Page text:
One really easy and effective technique for keeping yourself on a diet of short and sweet is to think about talking less and engaging more – making your presentations more of a give and take. For example, make a point and then open up the floor for questions or discussion. Besides creating a change in stimulus, this gives you two other advantages: It provides you with feedback on your audience’s level of understanding and buy-in; and it gives you insight into their biases and self-interests, both of which you need to know to achieve your desired outcome. I often encourage clients to use this technique when they’ve been asked to speak for an hour. Knowing full well that an audience can hang in there for maybe 20 minutes at a time, I encourage people to switch it up and take a Q & A break after each topic section of their presentation, rather than saving audience comments and questions for the end.

Another way to enforce brevity on yourself is to be a minimalist in your preparation. By that, I mean limit your written preparation to some simple bullet points. Once you get involved in writing a script for yourself, you become more and more wedded to the actual words you’ve written and the detail you’ve fleshed out in your script. I have found that some people need to start with a full-text script for their preparation and then work their way down to bullet points, once they’re comfortable enough and familiar enough with the direction and content of their talk. That’s great, too.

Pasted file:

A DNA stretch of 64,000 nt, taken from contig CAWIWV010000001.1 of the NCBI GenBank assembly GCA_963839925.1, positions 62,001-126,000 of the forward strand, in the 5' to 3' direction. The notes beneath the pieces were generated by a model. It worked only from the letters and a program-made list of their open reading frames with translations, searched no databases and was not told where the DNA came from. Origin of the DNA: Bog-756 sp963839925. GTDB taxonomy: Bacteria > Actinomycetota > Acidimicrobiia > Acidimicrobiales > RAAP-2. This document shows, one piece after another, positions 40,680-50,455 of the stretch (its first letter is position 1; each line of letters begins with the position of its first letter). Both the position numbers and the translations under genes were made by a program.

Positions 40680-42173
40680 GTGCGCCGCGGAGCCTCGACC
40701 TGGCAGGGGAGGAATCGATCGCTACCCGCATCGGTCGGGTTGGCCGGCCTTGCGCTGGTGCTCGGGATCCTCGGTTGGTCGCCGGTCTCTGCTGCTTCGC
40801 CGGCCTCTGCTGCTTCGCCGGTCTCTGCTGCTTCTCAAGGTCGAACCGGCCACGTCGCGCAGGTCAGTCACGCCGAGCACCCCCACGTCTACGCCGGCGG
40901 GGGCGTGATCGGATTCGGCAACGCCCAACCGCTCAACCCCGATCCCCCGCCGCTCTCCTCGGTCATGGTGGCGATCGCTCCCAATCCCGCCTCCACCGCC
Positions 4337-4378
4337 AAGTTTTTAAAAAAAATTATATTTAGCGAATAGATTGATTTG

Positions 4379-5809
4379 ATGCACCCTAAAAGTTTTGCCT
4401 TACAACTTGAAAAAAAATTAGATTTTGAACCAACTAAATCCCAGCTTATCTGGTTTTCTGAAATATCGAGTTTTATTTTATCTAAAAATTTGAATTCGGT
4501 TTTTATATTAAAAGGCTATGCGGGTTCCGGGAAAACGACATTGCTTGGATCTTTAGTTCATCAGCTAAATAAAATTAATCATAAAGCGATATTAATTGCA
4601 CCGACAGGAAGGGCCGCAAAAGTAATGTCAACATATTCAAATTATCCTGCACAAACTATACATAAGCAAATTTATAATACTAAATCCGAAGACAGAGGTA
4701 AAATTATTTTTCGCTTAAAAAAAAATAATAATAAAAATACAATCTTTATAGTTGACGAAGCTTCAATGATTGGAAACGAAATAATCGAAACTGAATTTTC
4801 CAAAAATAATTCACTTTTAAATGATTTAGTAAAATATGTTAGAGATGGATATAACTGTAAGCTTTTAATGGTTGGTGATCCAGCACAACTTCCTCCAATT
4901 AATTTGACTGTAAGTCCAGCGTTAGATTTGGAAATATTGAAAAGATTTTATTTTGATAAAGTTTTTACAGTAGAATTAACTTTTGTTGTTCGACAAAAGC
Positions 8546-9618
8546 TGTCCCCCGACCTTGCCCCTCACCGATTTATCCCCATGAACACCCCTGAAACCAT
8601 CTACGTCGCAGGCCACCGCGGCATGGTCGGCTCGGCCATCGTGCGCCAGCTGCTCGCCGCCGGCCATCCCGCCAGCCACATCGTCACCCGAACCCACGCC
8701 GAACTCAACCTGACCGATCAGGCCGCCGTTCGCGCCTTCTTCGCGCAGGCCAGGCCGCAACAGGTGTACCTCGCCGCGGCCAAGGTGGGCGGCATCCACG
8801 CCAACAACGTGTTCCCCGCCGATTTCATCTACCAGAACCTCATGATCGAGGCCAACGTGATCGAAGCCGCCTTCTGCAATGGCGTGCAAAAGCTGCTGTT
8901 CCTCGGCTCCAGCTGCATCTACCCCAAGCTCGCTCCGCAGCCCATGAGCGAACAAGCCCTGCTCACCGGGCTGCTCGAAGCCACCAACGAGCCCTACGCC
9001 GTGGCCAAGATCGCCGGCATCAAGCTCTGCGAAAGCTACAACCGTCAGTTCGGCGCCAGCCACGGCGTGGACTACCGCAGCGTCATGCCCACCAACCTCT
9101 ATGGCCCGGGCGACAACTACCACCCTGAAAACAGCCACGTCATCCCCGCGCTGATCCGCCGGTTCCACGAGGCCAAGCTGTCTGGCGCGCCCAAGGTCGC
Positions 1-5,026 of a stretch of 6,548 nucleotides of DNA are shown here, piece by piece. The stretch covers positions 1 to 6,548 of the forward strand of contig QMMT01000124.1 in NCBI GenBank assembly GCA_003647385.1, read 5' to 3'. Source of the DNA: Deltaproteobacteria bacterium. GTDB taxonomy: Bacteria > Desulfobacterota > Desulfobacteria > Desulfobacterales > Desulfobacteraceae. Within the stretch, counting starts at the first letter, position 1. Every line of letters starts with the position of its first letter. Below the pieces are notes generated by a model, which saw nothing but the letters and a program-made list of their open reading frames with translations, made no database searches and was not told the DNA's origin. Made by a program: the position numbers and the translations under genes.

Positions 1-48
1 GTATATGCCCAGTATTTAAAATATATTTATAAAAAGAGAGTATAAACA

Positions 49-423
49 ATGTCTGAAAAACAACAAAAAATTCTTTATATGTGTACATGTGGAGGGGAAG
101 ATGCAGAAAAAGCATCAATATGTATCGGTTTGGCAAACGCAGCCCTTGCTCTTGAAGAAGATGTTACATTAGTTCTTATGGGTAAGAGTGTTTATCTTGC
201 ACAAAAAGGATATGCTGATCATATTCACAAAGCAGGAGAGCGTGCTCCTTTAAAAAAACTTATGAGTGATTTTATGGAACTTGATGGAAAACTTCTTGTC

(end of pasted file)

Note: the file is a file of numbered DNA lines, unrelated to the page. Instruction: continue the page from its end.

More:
Ultimately, if you walk into a room with just the bullet points, you’ll be less attached to the beautiful words and sentences you wrote and you’ll be able to be more present with your audience. This is not to say that there aren’t times that call for a full-text script; there may well be. But be aware that a script can shift you and your attention more to delivering what’s on the paper than to connecting with the audience.

[Excerpted from Jock Talk: 5 Communication Principles for Leaders as Exemplified by Legends of the Sports World]

Beth Levine